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of life. Money could be spent into existence for the production of public goods during economic downturns to stimulate the economy and could be loaned into existence at zero interest for the production of important market goods as necessary. No loans would be available for speculative investments, thus dampening a pernicious positive-feedback loop. A steady-state, no-growth economy would favor a steady-state money supply, in which case money spent into existence should later be recaptured in taxes in a countercyclical, stabilizing system. 29 3. We need a new Bretton Woods-type agreement for the international economy. The first Bretton Woods agreement was created in 1944 to rebuild the international economic system after the Great Depression and World War II. It established global institutions like the International Monetary Fund and the International Bank for Reconstruction and Development (which later became a part of the World Bank Group) to promote stable growth of the global market economy. A new agreement must be created in response to the current ecological and resource crises, and it must promote the cooperative provision of nonrival and nonexcludable resources, the stable contraction of the market economy, the convergence of global consumption levels, and the improvement of global quality of life. As a simple example, the new Bretton Woods could create the infrastructure for investing revenues from a global carbon-commons trust in open-access, renewable energy technologies. 30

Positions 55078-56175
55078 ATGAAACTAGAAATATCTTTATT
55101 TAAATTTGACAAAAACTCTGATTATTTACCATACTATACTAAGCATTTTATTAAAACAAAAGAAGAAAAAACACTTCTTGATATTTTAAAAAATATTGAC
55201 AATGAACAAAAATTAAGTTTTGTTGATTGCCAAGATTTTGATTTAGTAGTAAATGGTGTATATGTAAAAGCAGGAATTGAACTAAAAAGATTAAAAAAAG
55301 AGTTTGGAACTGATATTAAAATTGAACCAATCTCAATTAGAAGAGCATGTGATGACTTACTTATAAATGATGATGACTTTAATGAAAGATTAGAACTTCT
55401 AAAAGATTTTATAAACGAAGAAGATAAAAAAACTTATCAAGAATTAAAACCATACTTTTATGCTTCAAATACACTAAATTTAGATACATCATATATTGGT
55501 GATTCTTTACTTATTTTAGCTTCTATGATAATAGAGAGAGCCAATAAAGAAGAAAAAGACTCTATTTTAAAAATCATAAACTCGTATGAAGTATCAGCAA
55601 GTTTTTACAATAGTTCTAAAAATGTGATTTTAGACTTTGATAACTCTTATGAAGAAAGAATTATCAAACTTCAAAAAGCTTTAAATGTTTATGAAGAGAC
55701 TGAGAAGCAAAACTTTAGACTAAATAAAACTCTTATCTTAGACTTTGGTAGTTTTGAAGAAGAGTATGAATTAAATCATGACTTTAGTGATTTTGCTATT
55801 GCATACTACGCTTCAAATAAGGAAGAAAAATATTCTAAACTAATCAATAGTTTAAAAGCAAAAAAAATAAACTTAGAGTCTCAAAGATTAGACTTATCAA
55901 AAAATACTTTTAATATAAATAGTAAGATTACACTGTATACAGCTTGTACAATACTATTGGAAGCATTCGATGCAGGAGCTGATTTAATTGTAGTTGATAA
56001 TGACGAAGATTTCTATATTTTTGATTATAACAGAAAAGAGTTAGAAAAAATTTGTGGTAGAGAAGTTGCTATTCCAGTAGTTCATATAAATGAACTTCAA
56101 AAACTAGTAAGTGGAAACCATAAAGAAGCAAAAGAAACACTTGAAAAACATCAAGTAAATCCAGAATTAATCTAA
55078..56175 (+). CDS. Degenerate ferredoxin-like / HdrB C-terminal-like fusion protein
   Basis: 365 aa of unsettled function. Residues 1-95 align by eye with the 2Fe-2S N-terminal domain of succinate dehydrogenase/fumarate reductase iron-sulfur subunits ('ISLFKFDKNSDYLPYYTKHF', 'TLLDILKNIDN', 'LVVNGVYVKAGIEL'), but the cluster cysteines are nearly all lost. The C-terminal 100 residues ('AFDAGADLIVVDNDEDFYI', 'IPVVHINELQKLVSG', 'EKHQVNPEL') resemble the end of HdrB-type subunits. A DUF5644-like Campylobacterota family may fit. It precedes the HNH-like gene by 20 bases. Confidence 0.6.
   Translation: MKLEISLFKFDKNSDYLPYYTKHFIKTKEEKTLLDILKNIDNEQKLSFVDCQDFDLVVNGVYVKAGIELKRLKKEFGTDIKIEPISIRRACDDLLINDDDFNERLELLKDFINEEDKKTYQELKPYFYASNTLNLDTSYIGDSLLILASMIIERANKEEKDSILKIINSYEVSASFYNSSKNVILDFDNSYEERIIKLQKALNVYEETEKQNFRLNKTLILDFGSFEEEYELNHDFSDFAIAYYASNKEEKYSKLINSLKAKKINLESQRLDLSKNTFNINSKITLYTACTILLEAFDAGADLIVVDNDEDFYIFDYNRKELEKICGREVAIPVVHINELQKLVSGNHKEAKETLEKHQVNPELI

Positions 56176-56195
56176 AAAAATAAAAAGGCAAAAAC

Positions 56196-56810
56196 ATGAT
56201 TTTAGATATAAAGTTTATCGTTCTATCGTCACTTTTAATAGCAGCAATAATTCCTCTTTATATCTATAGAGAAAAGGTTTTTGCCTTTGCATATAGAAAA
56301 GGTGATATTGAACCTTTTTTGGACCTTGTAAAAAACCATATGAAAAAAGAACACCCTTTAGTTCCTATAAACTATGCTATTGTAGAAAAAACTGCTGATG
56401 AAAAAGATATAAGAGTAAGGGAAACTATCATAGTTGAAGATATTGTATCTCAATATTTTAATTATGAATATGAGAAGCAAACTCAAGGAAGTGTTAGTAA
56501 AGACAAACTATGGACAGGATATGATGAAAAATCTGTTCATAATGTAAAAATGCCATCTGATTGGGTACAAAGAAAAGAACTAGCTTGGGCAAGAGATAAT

Next Steps
The challenges of developing a post-carbon economy are formidable, but so are the resources available. Per capita GNP in the United States has more than doubled since 1969, 31 which suggests that if the United States dedicated half its GNP to solving the problem, its citizens could still sustain a 1969 standard of living.